One SEO professional asked John Mueller in a recent hangout about translated content on a large international site because some of their content is not indexed.
In April last year, all in one go, all of their translated content moved from valid to excluded and crawled, but currently not indexed.
Because it happened all at once, they thought it might have been due to a systemic change on their side, because they just did a massive change to their hosting platform, CMS (content management system), etc.
They looked at the code extensively, their content, and they can’t find anything that would be responsible for this.
They also looked at the Google Search release notes that look as if they would be affecting them.
Nearly as they can tell, anyway.
They have also been going through and doing practice searches in Google Search Console. They’ve cleaned up their hreflang, their canonicals, URL parameters, manual actions, and any other tool that’s listed on developers.com/search.
They are just about out of ideas. They don’t know what’s happened, or what to do next to fix the issue.
John explained that one of the things that he thinks is sometimes tricky is that the SEO pro has a parameter at the end with the language code – HLA= …?
From Google’s perspective, what can happen with this is that if they recognize that there are a lot of these parameters there which lead to the same content, then their systems can get stuck in a situation where they say “Well, this parameter is not very useful. Maybe we should just ignore it.”
To John, it seems as if something like this is actually what happened and why this site is experiencing such crawl issues.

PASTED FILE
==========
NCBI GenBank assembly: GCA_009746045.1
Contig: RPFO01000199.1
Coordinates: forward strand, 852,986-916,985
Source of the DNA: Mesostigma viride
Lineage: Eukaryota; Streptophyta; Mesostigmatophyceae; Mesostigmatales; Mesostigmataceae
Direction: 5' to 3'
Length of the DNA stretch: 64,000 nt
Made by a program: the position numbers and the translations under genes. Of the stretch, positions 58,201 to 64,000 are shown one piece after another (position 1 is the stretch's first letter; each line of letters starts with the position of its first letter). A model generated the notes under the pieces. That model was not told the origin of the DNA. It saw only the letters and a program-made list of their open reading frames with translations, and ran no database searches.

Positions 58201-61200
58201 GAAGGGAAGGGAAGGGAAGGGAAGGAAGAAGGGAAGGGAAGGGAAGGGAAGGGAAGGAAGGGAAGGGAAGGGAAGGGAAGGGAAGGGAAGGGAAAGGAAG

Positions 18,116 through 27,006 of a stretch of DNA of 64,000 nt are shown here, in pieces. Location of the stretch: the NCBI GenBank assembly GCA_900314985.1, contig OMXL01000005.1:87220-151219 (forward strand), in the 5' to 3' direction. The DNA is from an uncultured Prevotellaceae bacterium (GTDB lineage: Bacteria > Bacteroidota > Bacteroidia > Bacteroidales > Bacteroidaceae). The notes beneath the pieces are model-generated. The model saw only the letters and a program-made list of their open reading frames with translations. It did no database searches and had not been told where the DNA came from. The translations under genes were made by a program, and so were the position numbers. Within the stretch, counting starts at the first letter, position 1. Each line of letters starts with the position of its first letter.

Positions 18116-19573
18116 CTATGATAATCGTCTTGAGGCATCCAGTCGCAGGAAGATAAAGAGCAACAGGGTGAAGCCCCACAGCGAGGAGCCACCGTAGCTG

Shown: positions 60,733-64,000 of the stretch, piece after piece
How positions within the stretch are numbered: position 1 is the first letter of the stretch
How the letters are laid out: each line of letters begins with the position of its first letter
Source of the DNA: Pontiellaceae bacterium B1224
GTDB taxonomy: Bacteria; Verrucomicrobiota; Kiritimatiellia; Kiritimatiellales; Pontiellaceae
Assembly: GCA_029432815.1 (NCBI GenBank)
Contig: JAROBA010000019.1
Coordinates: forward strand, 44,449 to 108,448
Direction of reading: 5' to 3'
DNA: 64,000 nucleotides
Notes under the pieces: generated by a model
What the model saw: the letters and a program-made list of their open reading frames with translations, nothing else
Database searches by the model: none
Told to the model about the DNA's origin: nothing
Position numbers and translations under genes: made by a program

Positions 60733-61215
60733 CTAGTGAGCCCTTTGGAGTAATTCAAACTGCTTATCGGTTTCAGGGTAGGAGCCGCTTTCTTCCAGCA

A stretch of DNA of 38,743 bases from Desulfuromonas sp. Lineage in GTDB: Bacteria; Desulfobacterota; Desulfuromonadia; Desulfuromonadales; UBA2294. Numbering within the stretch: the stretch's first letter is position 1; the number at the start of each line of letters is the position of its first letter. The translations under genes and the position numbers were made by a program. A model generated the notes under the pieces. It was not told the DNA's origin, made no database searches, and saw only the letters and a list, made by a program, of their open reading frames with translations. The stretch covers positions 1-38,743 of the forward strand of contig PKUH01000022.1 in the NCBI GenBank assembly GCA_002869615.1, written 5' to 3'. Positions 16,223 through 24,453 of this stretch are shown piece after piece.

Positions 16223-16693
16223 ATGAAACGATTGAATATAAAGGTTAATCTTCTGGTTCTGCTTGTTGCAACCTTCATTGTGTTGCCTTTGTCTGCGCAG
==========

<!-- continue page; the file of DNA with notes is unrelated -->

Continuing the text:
You can actually use the URL parameter tool in Google Search Console to help with this. You want to make sure that the parameter there is actually set to index everything.
Partially, what you could also do is crawl a portion of your site with a local crawler just to see exactly what kind of parameter URL actually gets picked up.
And then double-check that these pages actually have useful content for these languages.
In particular, things that John has seen that are common issues is that there are all languages linked up.
And the Japanese version says “oh, we don’t have a Japanese version. Here’s the English one instead.” And then Google’s systems say “Well, the Japanese version is the same as the English version, maybe there are other languages the same as the English version. They should just ignore that.”
And sometimes this is from links within the website. Sometimes it’s also external links, people who are linking to your site.
If the parameter is at the end of the URL, then it’s very common that there is some kind of garbage attached to the parameter also.
And if Google crawls all of these parameters with this garbage, and then they say “Oh, well, this is not a valid language. Here’s the English version.” Then this reinforces the crawl loop that Google is in.
The cleaner approach is to have these garbage URLs redirect to the clean ones in your structure.
This happens at approximately the 53:16 mark in the video.